Europe is refusing to walk away from the Iran nuclear deal even if Donald Trump wants to kill it.
The continent’s leading officials are spending the week huddling, negotiating and debating ways to essentially ignore President Donald Trump’s decision last week to withdraw the U.S. from the 2015 deal, under which Iran pledged to limit its nuclear program in exchange for sanctions relief.
“We are working on finding a practical solution,” Federica Mogherini, the European Union’s top diplomat, said earlier this week. “We are talking about solutions to keep the deal alive.”
The Trump administration’s move to pull out of what the president calls a “terrible deal” also came with a threat to slap sanctions on European companies doing business with Iran and awarning to organizations to wind down any operations they may have in Iran.
“The wealth that was created in Iran as a result of the JCPOA drove Iranian malign activity,” said Secretary of State Mike Pompeo during an interview Sunday on Fox News, referring to the official name of the Iran deal, the Joint Comprehensive Plan of Action. “It provided resources for their work in Syria and Iraq.”
“President Trump’s withdrawal is denying them that wealth, denying them the resources to continue their bad behavior, to take the money away from them,” he added. “The withdrawal wasn’t aimed at the Europeans.”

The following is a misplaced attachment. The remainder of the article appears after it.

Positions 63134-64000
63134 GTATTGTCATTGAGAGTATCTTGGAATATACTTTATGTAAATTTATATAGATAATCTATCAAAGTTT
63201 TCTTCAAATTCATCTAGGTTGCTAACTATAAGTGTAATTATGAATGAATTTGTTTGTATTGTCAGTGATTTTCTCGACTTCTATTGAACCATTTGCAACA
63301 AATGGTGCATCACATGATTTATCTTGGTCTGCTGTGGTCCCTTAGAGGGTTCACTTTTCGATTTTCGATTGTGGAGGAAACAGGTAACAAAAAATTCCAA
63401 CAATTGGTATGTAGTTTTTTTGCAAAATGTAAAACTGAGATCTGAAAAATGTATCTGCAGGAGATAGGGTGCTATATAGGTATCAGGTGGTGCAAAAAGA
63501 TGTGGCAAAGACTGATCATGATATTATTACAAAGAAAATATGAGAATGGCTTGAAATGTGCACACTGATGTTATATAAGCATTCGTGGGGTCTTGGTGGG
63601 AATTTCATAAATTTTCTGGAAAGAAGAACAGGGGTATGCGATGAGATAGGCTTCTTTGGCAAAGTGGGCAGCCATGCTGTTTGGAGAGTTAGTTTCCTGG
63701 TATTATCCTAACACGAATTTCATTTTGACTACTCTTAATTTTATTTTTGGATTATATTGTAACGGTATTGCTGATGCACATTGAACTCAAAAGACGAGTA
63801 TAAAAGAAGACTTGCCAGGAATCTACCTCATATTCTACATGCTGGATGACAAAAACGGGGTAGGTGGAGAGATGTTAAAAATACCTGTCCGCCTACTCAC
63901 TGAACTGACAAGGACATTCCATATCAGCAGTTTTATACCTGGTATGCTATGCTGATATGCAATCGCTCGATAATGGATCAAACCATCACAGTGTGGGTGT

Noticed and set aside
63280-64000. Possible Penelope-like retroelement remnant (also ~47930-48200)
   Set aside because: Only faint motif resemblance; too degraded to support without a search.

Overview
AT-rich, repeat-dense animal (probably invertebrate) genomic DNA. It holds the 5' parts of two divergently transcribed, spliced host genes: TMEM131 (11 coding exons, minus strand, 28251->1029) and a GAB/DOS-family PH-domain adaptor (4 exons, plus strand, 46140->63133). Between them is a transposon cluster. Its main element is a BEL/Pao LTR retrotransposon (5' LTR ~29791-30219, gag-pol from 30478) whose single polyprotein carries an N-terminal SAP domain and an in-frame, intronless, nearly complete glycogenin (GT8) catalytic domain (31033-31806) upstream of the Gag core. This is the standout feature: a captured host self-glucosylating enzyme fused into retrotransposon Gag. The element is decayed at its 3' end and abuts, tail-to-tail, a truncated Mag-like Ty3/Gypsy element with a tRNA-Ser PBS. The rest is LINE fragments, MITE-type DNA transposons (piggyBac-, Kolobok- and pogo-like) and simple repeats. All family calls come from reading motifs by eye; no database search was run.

But some European leaders did take it personally. They have long argued that Iran is complying with the deal’s requirements, and insist the agreement is the only realistic alternative to military force as a means of halting Tehran’s nuclear program. They spent months imploring Trump to stay in the pact, arguing that throwing it into disarray would have few, if any, positive effects.
“Looking at latest decisions of Trump, someone could even think: with friends like that who needs enemies?” Donald Tusk, president of the European Council, said on Wednesday. “But frankly, EU should be grateful. Thanks to him we got rid of all illusions. We realize that if you need a helping hand, you will find one at the end of your arm.”
Indeed, European leaders are now plotting to find ways to help themselves.
On Tuesday night, Mogherini met with the foreign ministers from France, Germany, the United Kingdom and Iran — all countries that helped negotiate the agreement to chart a path forward. And on Wednesday, EU leaders held a dinner before a European Council meeting in Bulgaria. Officials there agreed to work to shield European companies from any punitive action by Washington.